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Planning your South Dakota Pheasant Hunting Trip from A-Z

Intro text

By: Chris Hitzeman

If you live anywhere in the U.S. and have never gone through the process of booking a pheasant hunting trip to the Dakotas, it may not be obvious how to do it even to long time pheasant hunters.

After assisting many hunters by answering questions about their trips, it has become apparent to me that there are many facets and phases to pulling off a successful pheasant hunting trip to the Dakotas. So for the first time non-resident pheasant hunting tourist, I thought I would put together a phased approach "how-to" article on "everything you ever wanted to know about booking a pheasant hunt to the Dakotas from A to Z".

Phase 1 - Researching and Reserving

Whether you are planning a bargain budget public hunting no frills trip or the Bo Jackson all-inclusive fully guided hunt, you'll need to do your homework. For public hunting the best sources are going to be your Game & Fish websites. For outfitters of self-guided, semi-guided or fully-guided hunts you'll find excellent sources of info from pheasant hunting websites, hunting magazines, internet articles, and internet searches on Google, Yahoo and MSN.
What are your expectations? What are the requirements of your group for lodging, hunting, meals, bird cleaning, cover types, etc. Hunting operations and experiences vary widely in the Dakotas and knowing your group's specific requirements will go a long way in helping you have a better than average outcome. Some of the requirements common to all groups are these: What hunting dates did you have in mind? Do you intend on hunting wild birds or preserve hunting released birds? How many are in your group? How many days did you want to hunt? What accommodations and services does your group need? (Lodging, guiding, meals, other), what are your favorite types of cover to hunt?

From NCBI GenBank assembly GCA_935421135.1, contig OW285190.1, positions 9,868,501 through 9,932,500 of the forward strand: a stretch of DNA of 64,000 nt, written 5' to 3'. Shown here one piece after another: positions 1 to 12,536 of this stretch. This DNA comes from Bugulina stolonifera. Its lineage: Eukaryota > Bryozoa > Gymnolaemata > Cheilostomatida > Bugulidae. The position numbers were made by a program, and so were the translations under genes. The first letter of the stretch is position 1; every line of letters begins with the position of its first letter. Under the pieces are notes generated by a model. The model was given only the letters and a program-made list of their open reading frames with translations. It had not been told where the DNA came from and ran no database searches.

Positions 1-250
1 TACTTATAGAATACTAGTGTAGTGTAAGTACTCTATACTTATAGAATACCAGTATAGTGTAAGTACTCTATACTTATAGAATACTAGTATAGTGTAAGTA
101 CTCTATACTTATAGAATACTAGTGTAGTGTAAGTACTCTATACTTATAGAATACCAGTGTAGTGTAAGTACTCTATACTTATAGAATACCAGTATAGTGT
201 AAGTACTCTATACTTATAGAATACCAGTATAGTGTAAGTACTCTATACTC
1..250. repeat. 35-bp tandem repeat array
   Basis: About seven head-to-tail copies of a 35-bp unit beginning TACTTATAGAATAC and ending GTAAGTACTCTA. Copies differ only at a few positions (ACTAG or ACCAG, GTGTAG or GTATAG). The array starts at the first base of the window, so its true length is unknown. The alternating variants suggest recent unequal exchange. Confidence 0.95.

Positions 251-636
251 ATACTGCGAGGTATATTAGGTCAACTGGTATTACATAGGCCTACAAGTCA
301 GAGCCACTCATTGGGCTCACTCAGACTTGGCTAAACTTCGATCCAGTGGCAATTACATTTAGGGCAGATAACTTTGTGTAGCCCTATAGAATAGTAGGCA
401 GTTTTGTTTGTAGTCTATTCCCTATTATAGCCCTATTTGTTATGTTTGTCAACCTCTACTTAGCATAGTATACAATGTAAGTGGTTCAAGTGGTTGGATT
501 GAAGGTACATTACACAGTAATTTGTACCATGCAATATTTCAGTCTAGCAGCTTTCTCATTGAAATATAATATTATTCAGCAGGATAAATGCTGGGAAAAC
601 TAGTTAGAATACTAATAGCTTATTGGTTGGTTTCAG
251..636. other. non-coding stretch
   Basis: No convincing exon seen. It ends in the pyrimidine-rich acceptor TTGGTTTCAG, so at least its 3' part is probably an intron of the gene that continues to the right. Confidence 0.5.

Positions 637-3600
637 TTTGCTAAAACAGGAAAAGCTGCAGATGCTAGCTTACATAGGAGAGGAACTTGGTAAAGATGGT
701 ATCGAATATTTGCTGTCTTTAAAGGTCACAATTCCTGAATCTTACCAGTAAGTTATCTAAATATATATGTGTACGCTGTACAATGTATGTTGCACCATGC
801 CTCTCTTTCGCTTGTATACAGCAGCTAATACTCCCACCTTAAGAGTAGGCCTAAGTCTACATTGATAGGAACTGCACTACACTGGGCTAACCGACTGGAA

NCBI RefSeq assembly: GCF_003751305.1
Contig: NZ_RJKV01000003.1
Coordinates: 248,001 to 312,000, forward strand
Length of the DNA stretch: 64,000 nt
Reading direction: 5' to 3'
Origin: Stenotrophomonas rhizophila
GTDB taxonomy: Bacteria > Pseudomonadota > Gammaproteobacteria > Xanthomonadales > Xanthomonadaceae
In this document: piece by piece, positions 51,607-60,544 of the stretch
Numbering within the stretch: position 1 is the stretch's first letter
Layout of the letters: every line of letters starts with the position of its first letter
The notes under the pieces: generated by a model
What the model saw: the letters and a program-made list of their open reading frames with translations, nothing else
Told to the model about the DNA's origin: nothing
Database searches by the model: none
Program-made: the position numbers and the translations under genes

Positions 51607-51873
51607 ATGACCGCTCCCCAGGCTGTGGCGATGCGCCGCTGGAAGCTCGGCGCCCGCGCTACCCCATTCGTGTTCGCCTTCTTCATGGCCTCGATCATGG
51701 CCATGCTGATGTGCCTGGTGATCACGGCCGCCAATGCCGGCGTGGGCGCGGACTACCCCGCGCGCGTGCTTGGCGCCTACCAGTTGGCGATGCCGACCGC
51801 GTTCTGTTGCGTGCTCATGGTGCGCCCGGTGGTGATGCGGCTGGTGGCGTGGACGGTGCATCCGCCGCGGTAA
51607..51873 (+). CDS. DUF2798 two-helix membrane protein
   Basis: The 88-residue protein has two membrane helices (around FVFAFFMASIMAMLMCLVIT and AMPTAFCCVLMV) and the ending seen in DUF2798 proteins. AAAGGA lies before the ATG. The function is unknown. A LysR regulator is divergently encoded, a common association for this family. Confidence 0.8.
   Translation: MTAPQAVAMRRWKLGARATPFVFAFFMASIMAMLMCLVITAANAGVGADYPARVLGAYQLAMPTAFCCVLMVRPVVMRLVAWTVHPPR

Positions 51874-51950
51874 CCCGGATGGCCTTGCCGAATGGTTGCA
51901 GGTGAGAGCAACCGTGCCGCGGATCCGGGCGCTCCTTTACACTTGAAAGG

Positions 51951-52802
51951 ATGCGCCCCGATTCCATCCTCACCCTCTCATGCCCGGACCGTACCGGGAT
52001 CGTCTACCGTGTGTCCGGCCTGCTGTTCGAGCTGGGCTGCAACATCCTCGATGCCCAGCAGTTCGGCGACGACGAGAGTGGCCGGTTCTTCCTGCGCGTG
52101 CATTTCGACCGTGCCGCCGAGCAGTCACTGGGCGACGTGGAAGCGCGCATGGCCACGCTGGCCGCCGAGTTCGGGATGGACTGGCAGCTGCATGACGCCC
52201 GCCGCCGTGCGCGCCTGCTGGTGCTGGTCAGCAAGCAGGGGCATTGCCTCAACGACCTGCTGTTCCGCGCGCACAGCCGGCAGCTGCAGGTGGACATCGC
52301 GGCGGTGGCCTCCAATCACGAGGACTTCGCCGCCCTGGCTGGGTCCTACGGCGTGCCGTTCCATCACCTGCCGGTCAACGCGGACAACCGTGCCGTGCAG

Some hunting operations have a "wait list" and take reservations up to 2 years in advance. The more common time frame is 11-12 months in advance. The average hunter waits until Aug-Sept. to book. The best time to book a hunt is right after the one you were happy with. If you don't have that luxury and you are within the year of your hunt, the clock is ticking. You and your group need to find a sense of urgency about getting a spot lined up because most operations book first-come-first-serve with a 50% deposit required to reserve your dates. If the operation only provides hunting then you will also need to check dates of local motels in the area to ensure you have lodging to go with the hunting. Don't book a "hunt only" package until you have your lodging in order.

Phase 2 - Preparation and Packing

Off-Season Activities
Assuming you now have your land and lodging tied up, your focus can shift to other off-season activities. Don't overlook the physical shape of you and your dog. Hunting can be physically demanding at times and especially if the weather is warm as is the case in the earlier season. Think of activities you enjoy that emulate what will take place in the hunting fields. It is also a good idea to research a vet that will be in the area in case your dog needs stitches or any other urgent care while on your trip. Your local vet, hunting outfitter or internet search are your best options for finding a vet near the area you are planning to hunt. This research can be a "hunt saver".